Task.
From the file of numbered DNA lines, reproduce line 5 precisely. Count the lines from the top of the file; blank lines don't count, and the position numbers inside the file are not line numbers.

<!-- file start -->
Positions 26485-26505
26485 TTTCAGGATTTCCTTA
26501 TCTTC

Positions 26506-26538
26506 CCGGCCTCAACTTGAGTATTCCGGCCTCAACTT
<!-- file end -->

26506 CCGGCCTCAACTTGAGTATTCCGGCCTCAACTT